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Author Topic: Manual Focus Lens Recommendations?  (Read 1232 times)
7h3C47
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« on: June 12, 2013, 05:48:01 PM »
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I'm in the market for something around the price point of the Canon 60D or Nikon D7000.  That having been said I know both companies make great bodies--I really care more to put time and research into lens options.

My shooting style is slow and methodical--very often with a tripod and remote.  My main use for the system will be macro photography which of course already lends itself to manual lenses--but I'd take any standard zoom prime lens recommendations as well (35-55mm range)!

So, any good experiences with *SHARP* manual lenses?  Like I mentioned, a macro lens, specifically in the 70-105mm range, would really hit the spot (that's the working distance I prefer for flowers etc.).

Please share your experiences!
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Jim Kasson
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« Reply #1 on: June 12, 2013, 06:52:43 PM »
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The Zeiss 100mm f/2.0 Makro-Planar is available in both Nikon and Canon mounts, and is very sharp. Manual focus only, which fits your needs. Won't go to 1:1.  I have the Nikon version and like it a lot. At slightly less than $2K, it may be more than you want to spend, considering the bodies you're looking at.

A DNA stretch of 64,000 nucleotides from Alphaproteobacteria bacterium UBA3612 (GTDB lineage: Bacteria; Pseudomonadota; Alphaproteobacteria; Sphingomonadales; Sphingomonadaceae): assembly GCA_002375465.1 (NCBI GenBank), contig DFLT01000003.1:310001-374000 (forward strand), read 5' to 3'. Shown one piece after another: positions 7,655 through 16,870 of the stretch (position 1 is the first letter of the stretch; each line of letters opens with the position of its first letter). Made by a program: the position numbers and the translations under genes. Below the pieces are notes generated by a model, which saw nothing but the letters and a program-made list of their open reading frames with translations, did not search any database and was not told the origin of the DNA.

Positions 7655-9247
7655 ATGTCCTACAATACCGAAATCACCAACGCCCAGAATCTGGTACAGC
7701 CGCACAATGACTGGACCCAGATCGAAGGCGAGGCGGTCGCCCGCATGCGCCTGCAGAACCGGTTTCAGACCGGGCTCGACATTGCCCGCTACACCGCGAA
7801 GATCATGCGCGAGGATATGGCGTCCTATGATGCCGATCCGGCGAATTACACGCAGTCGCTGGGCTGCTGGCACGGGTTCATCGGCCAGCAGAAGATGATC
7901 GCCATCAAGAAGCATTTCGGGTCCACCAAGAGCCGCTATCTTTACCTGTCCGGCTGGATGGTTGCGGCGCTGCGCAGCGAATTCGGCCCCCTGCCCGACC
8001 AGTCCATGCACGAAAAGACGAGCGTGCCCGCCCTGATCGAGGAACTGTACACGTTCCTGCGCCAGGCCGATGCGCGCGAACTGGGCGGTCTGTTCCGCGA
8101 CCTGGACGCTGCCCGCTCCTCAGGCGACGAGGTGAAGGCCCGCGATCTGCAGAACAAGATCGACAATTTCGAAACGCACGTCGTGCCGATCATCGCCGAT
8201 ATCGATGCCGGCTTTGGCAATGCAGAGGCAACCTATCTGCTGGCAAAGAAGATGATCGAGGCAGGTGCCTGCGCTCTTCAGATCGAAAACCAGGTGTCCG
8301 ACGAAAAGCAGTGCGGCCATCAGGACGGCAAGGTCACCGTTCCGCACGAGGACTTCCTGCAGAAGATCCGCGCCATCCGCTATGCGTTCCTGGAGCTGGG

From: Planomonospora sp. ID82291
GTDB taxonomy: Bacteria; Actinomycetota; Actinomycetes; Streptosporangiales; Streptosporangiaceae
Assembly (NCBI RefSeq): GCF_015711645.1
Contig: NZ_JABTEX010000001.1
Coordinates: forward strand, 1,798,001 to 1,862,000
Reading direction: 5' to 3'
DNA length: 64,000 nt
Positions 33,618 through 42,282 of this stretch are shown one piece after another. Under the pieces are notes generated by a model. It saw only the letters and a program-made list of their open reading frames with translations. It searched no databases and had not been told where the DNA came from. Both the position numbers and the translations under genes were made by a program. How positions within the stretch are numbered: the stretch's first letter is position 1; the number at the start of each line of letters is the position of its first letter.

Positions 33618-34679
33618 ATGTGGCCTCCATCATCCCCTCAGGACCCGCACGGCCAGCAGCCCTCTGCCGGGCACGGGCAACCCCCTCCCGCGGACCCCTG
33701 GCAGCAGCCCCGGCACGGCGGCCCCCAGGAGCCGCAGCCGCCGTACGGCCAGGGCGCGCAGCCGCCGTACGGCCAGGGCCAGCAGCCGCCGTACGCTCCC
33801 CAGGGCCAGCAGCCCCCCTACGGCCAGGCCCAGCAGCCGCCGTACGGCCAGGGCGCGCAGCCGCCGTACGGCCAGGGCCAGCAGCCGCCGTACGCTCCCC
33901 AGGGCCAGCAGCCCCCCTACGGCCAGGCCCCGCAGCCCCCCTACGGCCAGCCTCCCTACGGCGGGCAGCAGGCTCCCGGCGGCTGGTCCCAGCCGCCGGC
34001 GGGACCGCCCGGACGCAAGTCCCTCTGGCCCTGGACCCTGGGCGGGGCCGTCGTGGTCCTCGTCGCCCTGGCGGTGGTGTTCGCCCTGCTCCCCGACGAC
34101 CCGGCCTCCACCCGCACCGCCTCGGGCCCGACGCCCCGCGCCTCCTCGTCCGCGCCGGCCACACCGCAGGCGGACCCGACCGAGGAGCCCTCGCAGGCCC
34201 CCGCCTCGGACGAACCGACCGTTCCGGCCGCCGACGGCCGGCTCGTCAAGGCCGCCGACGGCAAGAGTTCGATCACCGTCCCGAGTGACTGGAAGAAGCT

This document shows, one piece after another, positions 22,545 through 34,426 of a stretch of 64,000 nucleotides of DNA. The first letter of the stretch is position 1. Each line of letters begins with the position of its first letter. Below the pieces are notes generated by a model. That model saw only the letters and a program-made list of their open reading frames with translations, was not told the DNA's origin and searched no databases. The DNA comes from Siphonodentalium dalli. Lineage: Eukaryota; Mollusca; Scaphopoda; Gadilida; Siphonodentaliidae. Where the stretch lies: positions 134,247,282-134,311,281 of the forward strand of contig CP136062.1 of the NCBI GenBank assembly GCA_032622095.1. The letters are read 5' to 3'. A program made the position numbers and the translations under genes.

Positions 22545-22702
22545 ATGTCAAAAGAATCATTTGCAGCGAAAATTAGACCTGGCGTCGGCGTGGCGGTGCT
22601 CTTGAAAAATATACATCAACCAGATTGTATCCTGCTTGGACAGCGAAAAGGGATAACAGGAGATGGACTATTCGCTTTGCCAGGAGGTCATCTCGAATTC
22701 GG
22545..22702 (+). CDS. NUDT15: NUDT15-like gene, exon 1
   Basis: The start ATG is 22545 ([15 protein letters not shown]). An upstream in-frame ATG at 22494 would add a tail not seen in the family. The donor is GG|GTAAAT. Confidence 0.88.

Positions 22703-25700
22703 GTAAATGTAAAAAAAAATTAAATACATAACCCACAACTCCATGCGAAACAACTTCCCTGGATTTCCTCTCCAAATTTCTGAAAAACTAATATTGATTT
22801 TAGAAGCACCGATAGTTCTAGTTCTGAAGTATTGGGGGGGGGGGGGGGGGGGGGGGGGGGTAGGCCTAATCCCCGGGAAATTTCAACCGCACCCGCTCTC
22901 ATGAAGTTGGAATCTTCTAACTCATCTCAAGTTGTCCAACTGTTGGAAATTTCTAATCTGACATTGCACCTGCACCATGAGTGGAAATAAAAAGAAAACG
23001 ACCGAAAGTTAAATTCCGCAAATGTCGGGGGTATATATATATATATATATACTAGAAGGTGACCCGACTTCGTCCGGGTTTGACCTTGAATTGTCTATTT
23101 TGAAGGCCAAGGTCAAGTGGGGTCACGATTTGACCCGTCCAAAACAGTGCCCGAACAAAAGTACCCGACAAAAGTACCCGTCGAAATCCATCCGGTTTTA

Hard to focus with most modern DSLR finder screens.  You'll probably want to use live view to focus, so make sure that the body you pick is good at that.

Jim
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wildlightphoto
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« Reply #2 on: June 12, 2013, 07:13:04 PM »
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... any good experiences with *SHARP* manual lenses?  Like I mentioned, a macro lens, specifically in the 70-105mm range, would really hit the spot (that's the working distance I prefer for flowers etc.).

Leica-R 100mm APO.  Can be adapted to either Canon or Nikon (or Sony).  Sharp sharp sharp and deep rich colors.  For 1:1 you'd add the dedicated Elpro close-up lens.  Not inexpensive, but you didn't mention a price range.
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7h3C47
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« Reply #3 on: June 12, 2013, 07:18:55 PM »
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The Zeiss 100mm f/2.0 Makro-Planar is available in both Nikon and Canon mounts, and is very sharp. Manual focus only, which fits your needs. Won't go to 1:1.  I have the Nikon version and like it a lot. At slightly less than $2K, it may be more than you want to spend, considering the bodies you're looking at.

Hard to focus with most modern DSLR finder screens.  You'll probably want to use live view to focus, so make sure that the body you pick is good at that.

Jim

Leica-R 100mm APO.  Can be adapted to either Canon or Nikon (or Sony).  Sharp sharp sharp and deep rich colors.  For 1:1 you'd add the dedicated Elpro close-up lens.  Not inexpensive, but you didn't mention a price range.